Let us now turn to intermolecular free energy , which combines interactions of different origin: weak electrostatic, hydrophobic, van der Waals and covalent linking (the latter operates mainly at the end-points of the two triple-helices). It is known that the interaction between two collagen molecules is strongly repulsive at short distances, and long-range attractive at moderate and long distances [38]. Thus,(7)where we assumed that the strength of the inter-molecular interaction depends only on the absolute value of the cylindrical radius-vectors difference of two molecules. The assumption on the cylindrical symmetry is natural, because the collagen triple-helices are strongly stretched within the fibril. Note that a positive means that the free energy (7) suppresses the intermediate state in favor of completely helical or completely coiled states 1. In contrast, a negative supports the intermediate state. Thus, according to the above discussion, is strongly positive for , where is the mean inter-molecular distance in the fibril, and is negative (with a long-range tail) for . The factor in (7) naturally indicates that the inter-molecular interaction drives the intermediate state for each unit.

For (a large number of triple-helices in the fibril) we can employ the long-range nature of and apply the mean-field approach with respect to inter-molecular interaction; see [50] for a general introduction to the mean-field method. It is well-known that this approach produces external field acting on a single (effective) molecule [50]. Thus for the effective free energy we get(8)where the parameter generally depends on temperature and should be determined self-consistently from the minimization of in (8) given the explicit form of (which by itself is temperature-dependent [38]). One can show that for our purposes the dependence of on the temperature is relatively weak. Thus, we assume that for the relevant range of parameters is a negative constant; see the above discussion on the sign of .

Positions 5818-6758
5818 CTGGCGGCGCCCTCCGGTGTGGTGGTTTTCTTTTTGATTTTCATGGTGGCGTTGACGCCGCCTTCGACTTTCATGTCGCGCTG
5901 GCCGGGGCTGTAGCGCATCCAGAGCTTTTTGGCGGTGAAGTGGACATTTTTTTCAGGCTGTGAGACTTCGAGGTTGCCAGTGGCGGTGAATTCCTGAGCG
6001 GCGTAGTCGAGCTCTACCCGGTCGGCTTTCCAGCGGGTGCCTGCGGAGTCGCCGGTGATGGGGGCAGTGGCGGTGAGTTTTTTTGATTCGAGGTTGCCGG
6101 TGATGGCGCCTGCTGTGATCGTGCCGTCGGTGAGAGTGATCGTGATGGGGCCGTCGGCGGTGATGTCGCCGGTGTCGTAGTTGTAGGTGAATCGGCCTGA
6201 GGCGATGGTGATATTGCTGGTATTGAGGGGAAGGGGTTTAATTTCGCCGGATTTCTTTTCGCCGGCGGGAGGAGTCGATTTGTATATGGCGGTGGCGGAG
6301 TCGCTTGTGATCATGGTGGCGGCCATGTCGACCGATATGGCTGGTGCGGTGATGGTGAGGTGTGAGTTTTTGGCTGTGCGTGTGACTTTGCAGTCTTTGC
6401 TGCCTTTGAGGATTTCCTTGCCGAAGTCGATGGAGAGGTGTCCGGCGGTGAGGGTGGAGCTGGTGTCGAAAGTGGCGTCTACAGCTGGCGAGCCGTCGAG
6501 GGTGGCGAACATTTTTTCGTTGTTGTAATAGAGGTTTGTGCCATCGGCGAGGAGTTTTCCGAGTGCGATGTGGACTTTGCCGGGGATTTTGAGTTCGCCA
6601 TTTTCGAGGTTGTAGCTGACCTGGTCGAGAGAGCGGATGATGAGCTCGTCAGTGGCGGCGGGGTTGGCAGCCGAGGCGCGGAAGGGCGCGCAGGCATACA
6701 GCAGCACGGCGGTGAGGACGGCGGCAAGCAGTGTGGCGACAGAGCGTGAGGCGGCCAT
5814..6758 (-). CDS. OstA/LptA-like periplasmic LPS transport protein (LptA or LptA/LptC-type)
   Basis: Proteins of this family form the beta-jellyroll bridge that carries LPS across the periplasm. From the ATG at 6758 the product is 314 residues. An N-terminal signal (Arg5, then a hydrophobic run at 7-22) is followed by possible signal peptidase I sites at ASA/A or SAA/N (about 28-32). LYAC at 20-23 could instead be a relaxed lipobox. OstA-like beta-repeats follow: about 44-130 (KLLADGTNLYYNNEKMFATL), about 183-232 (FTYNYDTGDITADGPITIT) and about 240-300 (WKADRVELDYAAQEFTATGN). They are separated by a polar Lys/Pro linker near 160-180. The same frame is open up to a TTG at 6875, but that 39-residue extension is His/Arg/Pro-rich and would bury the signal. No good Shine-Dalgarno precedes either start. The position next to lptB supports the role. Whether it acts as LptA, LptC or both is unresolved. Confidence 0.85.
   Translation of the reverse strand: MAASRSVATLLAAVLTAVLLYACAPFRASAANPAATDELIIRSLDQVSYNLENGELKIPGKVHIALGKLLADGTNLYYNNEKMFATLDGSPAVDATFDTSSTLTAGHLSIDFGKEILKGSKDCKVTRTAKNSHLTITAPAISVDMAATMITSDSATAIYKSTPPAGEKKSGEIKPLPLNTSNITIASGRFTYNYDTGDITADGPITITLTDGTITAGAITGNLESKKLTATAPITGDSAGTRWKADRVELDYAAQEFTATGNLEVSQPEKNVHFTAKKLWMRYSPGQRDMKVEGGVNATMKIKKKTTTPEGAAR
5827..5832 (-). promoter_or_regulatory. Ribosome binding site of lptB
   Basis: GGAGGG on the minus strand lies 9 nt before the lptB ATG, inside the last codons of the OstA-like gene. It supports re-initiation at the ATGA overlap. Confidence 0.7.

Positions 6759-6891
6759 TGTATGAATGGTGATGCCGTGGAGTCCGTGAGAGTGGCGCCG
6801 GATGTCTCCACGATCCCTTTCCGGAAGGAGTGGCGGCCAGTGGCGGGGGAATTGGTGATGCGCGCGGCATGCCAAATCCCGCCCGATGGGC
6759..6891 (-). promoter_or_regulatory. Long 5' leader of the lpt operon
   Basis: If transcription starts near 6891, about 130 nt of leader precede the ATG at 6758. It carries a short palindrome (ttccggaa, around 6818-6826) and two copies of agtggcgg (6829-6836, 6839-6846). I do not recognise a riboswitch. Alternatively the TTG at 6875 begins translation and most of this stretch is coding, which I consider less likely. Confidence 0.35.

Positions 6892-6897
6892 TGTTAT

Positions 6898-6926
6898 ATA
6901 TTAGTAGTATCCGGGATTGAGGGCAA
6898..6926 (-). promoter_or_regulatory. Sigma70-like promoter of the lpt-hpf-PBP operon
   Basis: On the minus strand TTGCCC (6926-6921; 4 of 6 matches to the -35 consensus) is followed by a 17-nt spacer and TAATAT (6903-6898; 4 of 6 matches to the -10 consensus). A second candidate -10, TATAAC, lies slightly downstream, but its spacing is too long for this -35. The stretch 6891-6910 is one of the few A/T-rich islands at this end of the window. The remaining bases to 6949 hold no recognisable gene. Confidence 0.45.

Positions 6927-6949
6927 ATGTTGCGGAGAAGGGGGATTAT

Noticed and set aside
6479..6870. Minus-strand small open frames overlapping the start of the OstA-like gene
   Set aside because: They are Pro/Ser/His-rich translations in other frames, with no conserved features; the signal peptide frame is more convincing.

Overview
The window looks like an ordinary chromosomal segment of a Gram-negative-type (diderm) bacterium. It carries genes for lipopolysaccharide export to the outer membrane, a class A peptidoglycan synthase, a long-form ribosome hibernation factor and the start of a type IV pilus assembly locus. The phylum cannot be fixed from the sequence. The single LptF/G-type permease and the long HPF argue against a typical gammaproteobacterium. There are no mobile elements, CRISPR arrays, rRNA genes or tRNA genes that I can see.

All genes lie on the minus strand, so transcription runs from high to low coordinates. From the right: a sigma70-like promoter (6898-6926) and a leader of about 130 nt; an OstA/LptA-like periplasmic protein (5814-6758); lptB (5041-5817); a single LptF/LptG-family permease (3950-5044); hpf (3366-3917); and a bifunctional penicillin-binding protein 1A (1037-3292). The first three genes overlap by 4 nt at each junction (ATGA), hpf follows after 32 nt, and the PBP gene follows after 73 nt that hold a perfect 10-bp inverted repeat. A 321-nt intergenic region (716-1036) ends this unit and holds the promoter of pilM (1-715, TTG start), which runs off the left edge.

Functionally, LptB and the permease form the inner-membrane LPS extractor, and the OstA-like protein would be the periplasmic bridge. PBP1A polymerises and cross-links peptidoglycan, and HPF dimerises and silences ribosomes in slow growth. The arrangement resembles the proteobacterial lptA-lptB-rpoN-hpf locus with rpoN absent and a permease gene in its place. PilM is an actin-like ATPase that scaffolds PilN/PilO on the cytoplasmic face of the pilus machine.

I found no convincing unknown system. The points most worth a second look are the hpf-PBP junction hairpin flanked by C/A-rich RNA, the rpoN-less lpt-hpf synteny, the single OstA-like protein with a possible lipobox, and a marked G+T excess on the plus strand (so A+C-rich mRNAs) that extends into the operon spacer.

Now it is time to discuss how the model interacts with water. The free energy of the polymer and the adsorbed water on the first hydration layer reads from (8)(9)where indicates on the presence or absence of water molecule on the macromolecular unit , is the chemical potential of the adsorbed water (this terms corresponds to the standard Langmuir adsorption theory [37]), and where describes the water-conformation interaction. The form of this interaction for assumes that at the intermediate state () new adsorption centers are available, while the complete melting () creates even more such centers. Conversely, the presence of water tends to destabilize the helical state towards the intermediate state. In writing down (9) we neglected the direct interaction between adsorbed water molecules, since for the considered situation we expect it to be much smaller than the water-conformation interaction. We also assumed that each unit can support only one molecule of water. This assumption is somewhat unrealistic, but we adopt it for simplicity, because no qualitative changes were detected upon increasing the number of water molecules on each unit. For collagen triple-helices this number varies between1 and 10 [1], also depending on how the conformational unit is defined (35% hydration means for a triple-helix that there are approximately 5 water molecules per amino-acid).